Jorma Ollila (pictured above, orange tie) isn’t a name that’s familiar to most folks, but it should be. He was Nokia’s CEO between 1992 and 2006, otherwise known as the years when a small Finnish company known for making cables transformed itself into the world’s largest mobile phone maker. Over the weekend he gave an interview to YLE, Finland’s version of the BBC, and said this when asked about why the company is in the position they’re in today:
“It mostly began with the weakness of our software platform capabilities and the fact that it was not a European strength. We identified this ten years ago, towards the end of the 90s, at the beginning of 2000, that this should become Nokia’s strength, but we were not able to build it. Something that would have exploded the normal, safe way of thinking, a kind of violent shake-up, that would have woken up the entire organization ten years ago.”
There’s one day I’ll never forget at Nokia. One of the older employees sat me down and told me about his vision for the future of mobile. To say that the words coming out of his mouth were prophetic would be an understatement. He then showed me a PowerPoint presentation that he made back in 2001/2002 with the exact same concepts he told me during our conversation back in 2008. It was then that I realized that something was wrong. I’m paraphrasing here, but he said something to this tune:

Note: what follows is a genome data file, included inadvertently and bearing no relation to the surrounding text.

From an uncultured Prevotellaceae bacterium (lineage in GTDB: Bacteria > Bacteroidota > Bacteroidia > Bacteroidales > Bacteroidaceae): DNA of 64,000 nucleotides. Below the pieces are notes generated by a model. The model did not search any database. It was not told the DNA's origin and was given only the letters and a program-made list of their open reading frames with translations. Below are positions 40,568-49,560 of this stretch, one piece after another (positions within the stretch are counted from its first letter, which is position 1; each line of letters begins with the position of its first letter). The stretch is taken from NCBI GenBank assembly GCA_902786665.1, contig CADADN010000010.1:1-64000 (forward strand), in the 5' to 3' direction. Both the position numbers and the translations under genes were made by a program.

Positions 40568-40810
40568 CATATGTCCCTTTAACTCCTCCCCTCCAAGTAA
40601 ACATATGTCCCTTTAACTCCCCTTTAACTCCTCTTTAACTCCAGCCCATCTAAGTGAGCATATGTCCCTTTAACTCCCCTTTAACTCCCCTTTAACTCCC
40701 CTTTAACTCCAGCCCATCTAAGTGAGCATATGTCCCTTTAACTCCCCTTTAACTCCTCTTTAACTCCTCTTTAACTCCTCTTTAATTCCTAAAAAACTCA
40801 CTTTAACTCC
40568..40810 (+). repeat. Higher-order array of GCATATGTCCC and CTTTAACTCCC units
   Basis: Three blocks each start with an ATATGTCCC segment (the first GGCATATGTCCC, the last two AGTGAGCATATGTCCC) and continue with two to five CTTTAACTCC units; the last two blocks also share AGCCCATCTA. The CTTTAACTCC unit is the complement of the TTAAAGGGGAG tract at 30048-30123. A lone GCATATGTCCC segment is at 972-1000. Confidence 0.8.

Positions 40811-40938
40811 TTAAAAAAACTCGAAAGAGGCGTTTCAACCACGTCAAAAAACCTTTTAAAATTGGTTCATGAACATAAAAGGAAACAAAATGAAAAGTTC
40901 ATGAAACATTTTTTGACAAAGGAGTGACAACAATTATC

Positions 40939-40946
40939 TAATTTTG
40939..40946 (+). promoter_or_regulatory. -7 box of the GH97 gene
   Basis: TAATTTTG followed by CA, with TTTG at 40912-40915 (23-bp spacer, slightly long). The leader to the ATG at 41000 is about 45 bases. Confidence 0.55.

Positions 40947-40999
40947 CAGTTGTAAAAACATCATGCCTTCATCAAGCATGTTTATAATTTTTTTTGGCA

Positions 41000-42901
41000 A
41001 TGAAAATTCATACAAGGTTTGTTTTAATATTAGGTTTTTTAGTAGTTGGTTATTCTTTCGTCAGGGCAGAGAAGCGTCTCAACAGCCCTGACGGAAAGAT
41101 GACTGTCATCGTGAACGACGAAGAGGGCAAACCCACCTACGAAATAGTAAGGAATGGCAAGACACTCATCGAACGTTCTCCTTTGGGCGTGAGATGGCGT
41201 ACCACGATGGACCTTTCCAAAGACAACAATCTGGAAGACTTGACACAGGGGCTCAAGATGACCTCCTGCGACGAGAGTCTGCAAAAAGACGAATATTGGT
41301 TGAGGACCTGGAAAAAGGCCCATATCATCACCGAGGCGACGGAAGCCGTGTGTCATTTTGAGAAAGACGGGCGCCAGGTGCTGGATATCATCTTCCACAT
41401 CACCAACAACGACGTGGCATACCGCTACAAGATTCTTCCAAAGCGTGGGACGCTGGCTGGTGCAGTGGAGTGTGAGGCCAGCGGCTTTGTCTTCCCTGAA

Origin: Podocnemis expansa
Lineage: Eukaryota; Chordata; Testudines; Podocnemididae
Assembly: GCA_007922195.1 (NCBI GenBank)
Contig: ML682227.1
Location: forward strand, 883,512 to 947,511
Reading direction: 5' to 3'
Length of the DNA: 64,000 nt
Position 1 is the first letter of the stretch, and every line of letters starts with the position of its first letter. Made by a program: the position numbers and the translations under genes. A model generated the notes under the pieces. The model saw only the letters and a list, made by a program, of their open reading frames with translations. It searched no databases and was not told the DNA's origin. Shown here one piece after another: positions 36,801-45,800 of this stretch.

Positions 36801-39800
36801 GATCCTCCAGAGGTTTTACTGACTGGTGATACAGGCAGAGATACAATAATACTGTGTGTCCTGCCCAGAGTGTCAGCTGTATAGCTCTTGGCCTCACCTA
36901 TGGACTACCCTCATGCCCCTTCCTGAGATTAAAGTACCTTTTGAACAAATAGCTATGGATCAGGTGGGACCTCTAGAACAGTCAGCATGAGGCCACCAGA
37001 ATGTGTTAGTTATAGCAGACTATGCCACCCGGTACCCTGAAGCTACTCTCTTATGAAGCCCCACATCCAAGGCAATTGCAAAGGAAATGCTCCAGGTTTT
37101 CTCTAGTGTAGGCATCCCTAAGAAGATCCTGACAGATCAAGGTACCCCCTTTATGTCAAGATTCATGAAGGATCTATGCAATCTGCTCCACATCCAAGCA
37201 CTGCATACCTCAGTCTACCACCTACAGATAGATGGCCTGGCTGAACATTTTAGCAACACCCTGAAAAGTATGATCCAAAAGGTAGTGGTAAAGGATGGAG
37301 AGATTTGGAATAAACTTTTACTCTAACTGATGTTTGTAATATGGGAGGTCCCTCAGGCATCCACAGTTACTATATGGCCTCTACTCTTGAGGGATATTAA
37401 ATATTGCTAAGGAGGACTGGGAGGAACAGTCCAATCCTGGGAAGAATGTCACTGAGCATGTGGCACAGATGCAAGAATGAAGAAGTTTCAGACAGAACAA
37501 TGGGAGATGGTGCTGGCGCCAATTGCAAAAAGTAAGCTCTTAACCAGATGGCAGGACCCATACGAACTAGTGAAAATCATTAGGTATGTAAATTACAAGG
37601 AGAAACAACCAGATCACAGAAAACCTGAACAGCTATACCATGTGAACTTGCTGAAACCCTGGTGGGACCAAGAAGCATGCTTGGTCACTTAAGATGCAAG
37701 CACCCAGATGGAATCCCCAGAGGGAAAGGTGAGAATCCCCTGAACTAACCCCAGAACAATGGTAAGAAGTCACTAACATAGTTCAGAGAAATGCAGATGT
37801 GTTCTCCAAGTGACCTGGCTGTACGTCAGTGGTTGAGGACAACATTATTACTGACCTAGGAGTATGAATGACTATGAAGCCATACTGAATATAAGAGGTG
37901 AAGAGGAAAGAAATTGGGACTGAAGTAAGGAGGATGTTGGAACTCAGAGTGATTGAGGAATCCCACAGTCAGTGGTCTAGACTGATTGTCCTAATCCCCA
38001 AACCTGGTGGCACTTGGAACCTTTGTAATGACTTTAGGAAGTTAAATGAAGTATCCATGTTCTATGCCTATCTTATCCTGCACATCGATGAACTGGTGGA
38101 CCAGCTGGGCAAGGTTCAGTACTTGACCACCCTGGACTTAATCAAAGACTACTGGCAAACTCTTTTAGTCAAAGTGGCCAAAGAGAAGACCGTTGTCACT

“The feature phone guys are responsible for keeping this company alive. Anyone in this company who wants to deviate from the idea that we should worship the dumb phone guys will be ignored and put to work on a project that’ll never leave the planning stage.”
What breaks my heart is that Nokia is (was?) filled with talented people, but they’re incredibly mismanaged. All of my former colleagues, every last one of them, have left the company. They cite various reasons, but the consensus is that they don’t to be aboard a sinking ship.